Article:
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DIY Passive Summing Mixer

Discussion in 'Miscellaneous [BG]' started by eric_B, Jul 10, 2016.


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  1. eric_B

    eric_B

    Apr 19, 2015
    The Netherlands
    Note: this thread is not directly bass related but might be of use to some of you nonetheless.

    As I always seem to run out of stereo inputs on my home studio mixer, I was looking into getting a cheap simple stereo mixer to mix multiple inputs into 1 channel. It turns out those mixers are not so cheap.
    Then I ran into a DIY schematic by New York Dave - hey, thanks Dave!
    It states how you can connect multiple (balanced) stereo inputs through resistors into one stereo output which you then feed to a mic pre-amp to make up for gain reduction.

    So I ordered some parts (blank 19" rack plate, a bunch of TRS jacks and resistors) and got into building my custom passive summing mixer, here are some pictures:

    parts: TRS jacks and resistors
    20160626-IMG_1295.

    19" rack plate with custom holes drilled
    20160626-IMG_1297.

    TRS jacks mounted
    20160626-IMG_1299.

    cut and painted 2 wooden clamps to hold the copper wires
    20160626-IMG_1300.

    first wire in place (ground connection)
    20160626-IMG_1301.

    soldering the resistors between the TRS jacks and the copper wire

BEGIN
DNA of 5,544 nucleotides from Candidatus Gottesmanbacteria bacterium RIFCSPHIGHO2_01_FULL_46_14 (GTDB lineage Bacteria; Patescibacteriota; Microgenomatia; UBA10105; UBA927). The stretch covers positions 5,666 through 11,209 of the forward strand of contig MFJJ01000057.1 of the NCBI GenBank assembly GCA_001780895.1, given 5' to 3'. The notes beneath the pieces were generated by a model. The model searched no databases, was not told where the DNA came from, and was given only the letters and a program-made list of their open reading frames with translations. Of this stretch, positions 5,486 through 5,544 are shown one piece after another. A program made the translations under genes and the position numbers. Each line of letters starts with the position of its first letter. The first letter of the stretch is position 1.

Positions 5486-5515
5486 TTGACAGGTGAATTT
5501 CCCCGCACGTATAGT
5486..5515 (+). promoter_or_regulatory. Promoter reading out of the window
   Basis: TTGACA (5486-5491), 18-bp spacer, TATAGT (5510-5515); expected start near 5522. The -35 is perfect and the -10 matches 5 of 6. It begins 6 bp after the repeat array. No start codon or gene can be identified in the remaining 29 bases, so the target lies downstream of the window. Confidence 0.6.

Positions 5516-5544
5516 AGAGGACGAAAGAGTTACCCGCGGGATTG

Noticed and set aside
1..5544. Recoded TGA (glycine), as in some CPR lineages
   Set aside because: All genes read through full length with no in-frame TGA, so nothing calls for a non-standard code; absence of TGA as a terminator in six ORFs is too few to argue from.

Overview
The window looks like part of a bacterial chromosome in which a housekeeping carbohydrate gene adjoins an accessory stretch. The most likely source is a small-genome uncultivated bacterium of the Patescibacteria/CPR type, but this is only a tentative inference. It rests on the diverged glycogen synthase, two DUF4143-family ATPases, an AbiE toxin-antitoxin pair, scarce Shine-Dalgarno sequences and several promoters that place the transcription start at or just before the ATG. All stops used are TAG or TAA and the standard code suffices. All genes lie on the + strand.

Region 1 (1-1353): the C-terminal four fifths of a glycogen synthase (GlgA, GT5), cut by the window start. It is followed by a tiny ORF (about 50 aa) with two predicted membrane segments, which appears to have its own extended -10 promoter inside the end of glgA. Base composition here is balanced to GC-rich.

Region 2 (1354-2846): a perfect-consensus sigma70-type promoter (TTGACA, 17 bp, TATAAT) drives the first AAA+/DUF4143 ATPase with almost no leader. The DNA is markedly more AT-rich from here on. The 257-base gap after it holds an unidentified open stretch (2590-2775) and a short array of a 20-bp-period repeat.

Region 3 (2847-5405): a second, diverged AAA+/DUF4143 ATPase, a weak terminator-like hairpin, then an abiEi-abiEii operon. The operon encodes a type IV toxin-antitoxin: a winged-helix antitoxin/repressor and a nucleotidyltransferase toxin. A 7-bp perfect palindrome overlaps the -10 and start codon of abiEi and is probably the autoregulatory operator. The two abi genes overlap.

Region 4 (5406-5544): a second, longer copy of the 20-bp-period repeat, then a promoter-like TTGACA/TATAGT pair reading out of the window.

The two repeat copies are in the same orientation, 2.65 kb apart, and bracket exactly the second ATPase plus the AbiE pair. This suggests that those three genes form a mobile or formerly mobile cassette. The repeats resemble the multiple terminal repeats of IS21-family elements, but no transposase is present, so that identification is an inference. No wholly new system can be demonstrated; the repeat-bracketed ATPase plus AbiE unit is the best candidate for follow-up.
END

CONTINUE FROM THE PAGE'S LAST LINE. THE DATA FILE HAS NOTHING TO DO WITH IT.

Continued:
20160626-IMG_1303.

    all soldering done
    20160626-IMG_1304.

    two 'shunt' resisters between the tip and ring wires and those connected to the TRS jack
    20160626-IMG_1305.

    some labels and the mixer is ready to go
    20160710-IMG_1425.

    The mixer works perfectly, in my version I can connect 8 stereo and 4 mono inputs and they are summed into 1 stereo output. That goes into 2 mic inputs on my mixer, so only taking up 2 channels for all those 12 inputs. You can also use a separate mic pre-amp and feed a stereo signal into your mixer.

    A couple of notes:
    - use Metal film, 1/4 watt, 1% tolerance resistors
    - I used 6,8K resistors (instead of 10K on Dave's schematic) to have a bit less gain reduction
    - for the mono inputs you have to connect the tip and ring to both the left and right copper wires. Because you're doubling the signal, it gets 3 dB louder. You compensate this by using 1,4 times higher resistors, so I used 10K (1,4 x 6,8K = 9,5K, almost 10K).
    - to calculate to value of the shunt resistors, use this formula:
    Rx= (II/N)*OI / ((II/N)-OI)

    Rx = value of one shunt resistor. You need 2, one for the left and one for the right channel. You solder them between the tip and ring.
    II = input impedance. 13,6K in my build - 2 x 6,8K tip and ring.
    N = number of channels. I had 12.
    OI = output impedance. I've read to aim for 150 to 200, I went for 150.

    So the formula for me was Rx = (13600 / 12) * 150 / ((13600 / 12) - 150) = 172 Ohm.
    Get two resistors that are around this value.
    - if you don't need balanced inputs, get TS jacks and you won't need halve the resistors and 2 wires
    - you could add an input pot for volume control and also a mute (on/off) switch, I might add those in version 2.
    - I added Dave's schematic as well - hope you don't mind, Dave!
     

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    Last edited: Jul 10, 2016

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